Children are much more likely to be molested and abused in foster care than in their homes of origin. There are a lot of good foster families, and even more that are good enough, and there are a few horror stories. Part of the problem is inadequate screening, part of it is overcrowding (too many kids are taken from "tolerable" homes and too many foster parents take more than they can safely handle for income reasons).

The sad thing is the majority of cases where SRS (or the corresponding state agency) takes a kid out of a home it's for dependency (i.e. not having adequate food, care, and shelter). For the money the state spends on foster care, they could probably provide services to pick up the slack where the parents cannot. Even if your mom is dirt poor, nobody will love you the same.

Monday, October 16, 2006


First Things: Joseph Bottum; When the Swallows Come Back to Capistrano: Catholic Culture in America

....“You remember how, you know, the old hippie types used to say, ‘Never trust anyone over thirty’? Well, they were right. Only it was their own generation they were talking about,” the thin, quiet one in the back announced as we pulled up to the hotel. “You can see it clearly out here in California. That whole generation of Catholics in America, basically everybody formed before 1978, is screwed up. Left, Right, whatever....The best of them were failures, and the worst of them were monsters.”

There’s something disturbing about that line, although one hears it often enough. Last year, a young seminarian used a version to dismiss the revelations of the priest scandals—day after day of news reports about heart-wrenching vileness: “Yes, yes,” he told me, “it was sickening and evil, but what did anybody expect? Those are just the worst examples of everything that generation did wrong.”....

I think the Boomers will not be thought of kindly by History. The wreckage of their reign extends from the boardroom to the academy to the church.

I think this has universal applicability to church life

Rod Dreher: Orthodoxy and Me

......I have talked about how the Church itself failed me in all this. Let me confess how I failed myself.

The Amish example of forgiveness and detachment from anger recently made a powerful impression on me, because I can see so clearly how I allowed myself to become snared in it. The pursuit of justice is a wonderful and necessary thing, even a holy act. But I became so tormented over what had happened to those children at the hands of the Catholic clergy and hierarchy that I could see nothing else but pursuing justice. And my own pursuit of justice allowed me to turn wrath into an idol. I didn't know I was doing this at the time. I came to believe that if I didn't stop, or if I let up, that I would in some sense be failing the victims, that I would be helping the perpetrators get away with it. Again and again, I kept thinking What if this had happened to our family? And over time, the anger, and my inability to master it and put it in its place, corroded the bonds that linked me to Catholicism. That is something that could happen to anybody, Catholic, Protestant, Orthodox or what have you. Be warned.

What's more, I had become the sort of Catholic who thought preoccupying himself with Church controversies and Church politics was the same thing as preoccupying himself with Christ. Me and my friends would go on for hours and hours about what was wrong with the Church, and everything we had to say was true. But if you keep on like that, it will have its effect. One night, some Catholic friends left after a long and vivid night of conversation, and Julie and I reflected that we had all spent the entire evening talking about the Church -- but never mentioned Jesus. Julie said, "We need less Peter around here, and more Jesus." Her point was that all this talk about the institutional Church was crowding out our devotion to the spiritual realities beneath the visible structure. And she was right. But I didn't learn that until it was too late.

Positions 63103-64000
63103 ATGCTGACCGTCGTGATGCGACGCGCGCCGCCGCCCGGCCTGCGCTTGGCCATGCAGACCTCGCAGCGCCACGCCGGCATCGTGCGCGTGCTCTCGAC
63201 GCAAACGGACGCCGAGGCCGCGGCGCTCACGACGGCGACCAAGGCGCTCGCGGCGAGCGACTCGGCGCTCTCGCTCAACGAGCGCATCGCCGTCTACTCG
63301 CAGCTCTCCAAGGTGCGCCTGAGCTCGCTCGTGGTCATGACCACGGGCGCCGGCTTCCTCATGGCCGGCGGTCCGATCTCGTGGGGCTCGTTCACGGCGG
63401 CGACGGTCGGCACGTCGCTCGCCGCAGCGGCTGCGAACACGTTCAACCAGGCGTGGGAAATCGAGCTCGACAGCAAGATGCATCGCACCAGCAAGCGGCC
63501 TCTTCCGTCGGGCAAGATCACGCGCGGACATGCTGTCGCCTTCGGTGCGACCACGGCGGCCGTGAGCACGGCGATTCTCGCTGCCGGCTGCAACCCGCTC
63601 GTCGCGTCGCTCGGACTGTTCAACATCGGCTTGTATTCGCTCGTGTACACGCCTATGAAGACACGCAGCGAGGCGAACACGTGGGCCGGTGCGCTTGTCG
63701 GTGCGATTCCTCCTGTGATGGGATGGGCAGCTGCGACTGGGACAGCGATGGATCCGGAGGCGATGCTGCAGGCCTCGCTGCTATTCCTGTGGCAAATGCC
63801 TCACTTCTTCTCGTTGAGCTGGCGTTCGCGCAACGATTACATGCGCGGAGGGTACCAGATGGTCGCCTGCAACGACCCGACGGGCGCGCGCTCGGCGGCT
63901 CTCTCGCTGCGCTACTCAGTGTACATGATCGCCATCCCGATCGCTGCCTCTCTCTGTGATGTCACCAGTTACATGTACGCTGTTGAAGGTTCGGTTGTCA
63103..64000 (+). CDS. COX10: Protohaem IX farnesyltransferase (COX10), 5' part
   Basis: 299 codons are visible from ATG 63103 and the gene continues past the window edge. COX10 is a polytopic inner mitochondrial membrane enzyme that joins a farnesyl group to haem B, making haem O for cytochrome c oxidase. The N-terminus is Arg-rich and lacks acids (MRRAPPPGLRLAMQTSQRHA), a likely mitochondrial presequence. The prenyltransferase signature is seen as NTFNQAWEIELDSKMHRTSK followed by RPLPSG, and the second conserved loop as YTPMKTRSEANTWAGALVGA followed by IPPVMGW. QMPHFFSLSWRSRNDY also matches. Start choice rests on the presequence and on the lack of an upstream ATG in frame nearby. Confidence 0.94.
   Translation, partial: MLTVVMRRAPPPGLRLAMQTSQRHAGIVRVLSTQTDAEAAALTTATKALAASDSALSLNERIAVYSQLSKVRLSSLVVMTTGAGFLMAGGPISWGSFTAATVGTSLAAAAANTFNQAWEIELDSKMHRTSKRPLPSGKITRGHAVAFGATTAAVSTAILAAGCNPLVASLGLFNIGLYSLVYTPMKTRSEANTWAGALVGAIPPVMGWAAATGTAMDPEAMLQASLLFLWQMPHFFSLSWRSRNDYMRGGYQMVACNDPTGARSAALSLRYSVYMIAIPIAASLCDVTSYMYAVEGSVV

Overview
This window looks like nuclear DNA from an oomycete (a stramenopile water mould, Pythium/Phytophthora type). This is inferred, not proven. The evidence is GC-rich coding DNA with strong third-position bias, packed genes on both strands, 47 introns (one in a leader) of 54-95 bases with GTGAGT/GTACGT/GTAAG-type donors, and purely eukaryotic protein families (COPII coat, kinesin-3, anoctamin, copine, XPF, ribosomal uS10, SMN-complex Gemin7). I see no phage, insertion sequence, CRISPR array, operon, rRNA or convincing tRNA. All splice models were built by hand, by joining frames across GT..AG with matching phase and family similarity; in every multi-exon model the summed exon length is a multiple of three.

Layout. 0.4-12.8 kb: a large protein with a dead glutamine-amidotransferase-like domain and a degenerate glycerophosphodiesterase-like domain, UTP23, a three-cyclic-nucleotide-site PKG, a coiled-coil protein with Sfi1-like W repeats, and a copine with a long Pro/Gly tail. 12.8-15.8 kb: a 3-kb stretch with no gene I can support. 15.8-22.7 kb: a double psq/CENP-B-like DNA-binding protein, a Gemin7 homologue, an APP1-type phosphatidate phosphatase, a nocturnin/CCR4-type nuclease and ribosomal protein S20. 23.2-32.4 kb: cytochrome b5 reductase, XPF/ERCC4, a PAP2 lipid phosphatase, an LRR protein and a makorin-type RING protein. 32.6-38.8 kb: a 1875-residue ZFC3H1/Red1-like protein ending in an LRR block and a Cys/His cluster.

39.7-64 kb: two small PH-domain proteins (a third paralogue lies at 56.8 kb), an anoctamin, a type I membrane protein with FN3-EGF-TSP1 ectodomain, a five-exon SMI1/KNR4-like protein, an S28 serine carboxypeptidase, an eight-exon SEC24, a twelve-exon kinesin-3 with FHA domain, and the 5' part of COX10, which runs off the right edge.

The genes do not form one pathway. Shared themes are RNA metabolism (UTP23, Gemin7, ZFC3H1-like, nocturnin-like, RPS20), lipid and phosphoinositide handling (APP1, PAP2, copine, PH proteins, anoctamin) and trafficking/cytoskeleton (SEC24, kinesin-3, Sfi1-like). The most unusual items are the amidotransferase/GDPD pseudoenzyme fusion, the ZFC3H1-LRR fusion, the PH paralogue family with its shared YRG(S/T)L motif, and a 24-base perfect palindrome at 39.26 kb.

I can look back also and see that my own intellectual pride helped me build a weak foundation for my faith. When I converted to Catholicism in 1992 (I entered the Church formally in 1993), it was a sincere Christian conversion. But I also took on as my own all the cultural and intellectual trappings of the American Catholic right. I remember feeling so grateful for the privilege and gift of being Catholic, but there was a part of me that thought, "Yay! I'm on the A-Team now, the New York Yankees of Christianity. I'm on Father Neuhaus's team!" A short time back, an intellectual friend who is a Protestant told me that he almost became a Catholic, and would have except for the place where he was working at the time was filled with conservative intellectual Catholics who wouldn't shut up about the superiority of Catholicism. Their arrogance finally put him off the Church, and now he says he couldn't imagine converting. I swallowed hard when he told me that, because I can only imagine how I must have come off to people like him in my prideful heyday.

Without quite realizing what was happening, I became a Professional Catholic, and got so caught up in identifying with the various controversies in the American church that I began to substitute that for an authentic spirituality. This is nobody's fault but my own. Part of that involved hero-worshipping Pope John Paul II, and despite having a healthy awareness of the sins and failings of various bishops, exaggerating the virtues of bishops my side deemed "orthodox." Bernard Cardinal Law was just such a bishop. I count it as one of the most shameful acts of my life the moment when I rushed across a courtyard in Jerusalem to kneel and kiss Cardinal Law's ring. I don't count it as a sin to kiss a cardinal's ring; what was wrong was my motivation for doing so: I felt so much pride in showing myself to be an orthodox Catholic paying due homage to an orthodox archbishop in that public way.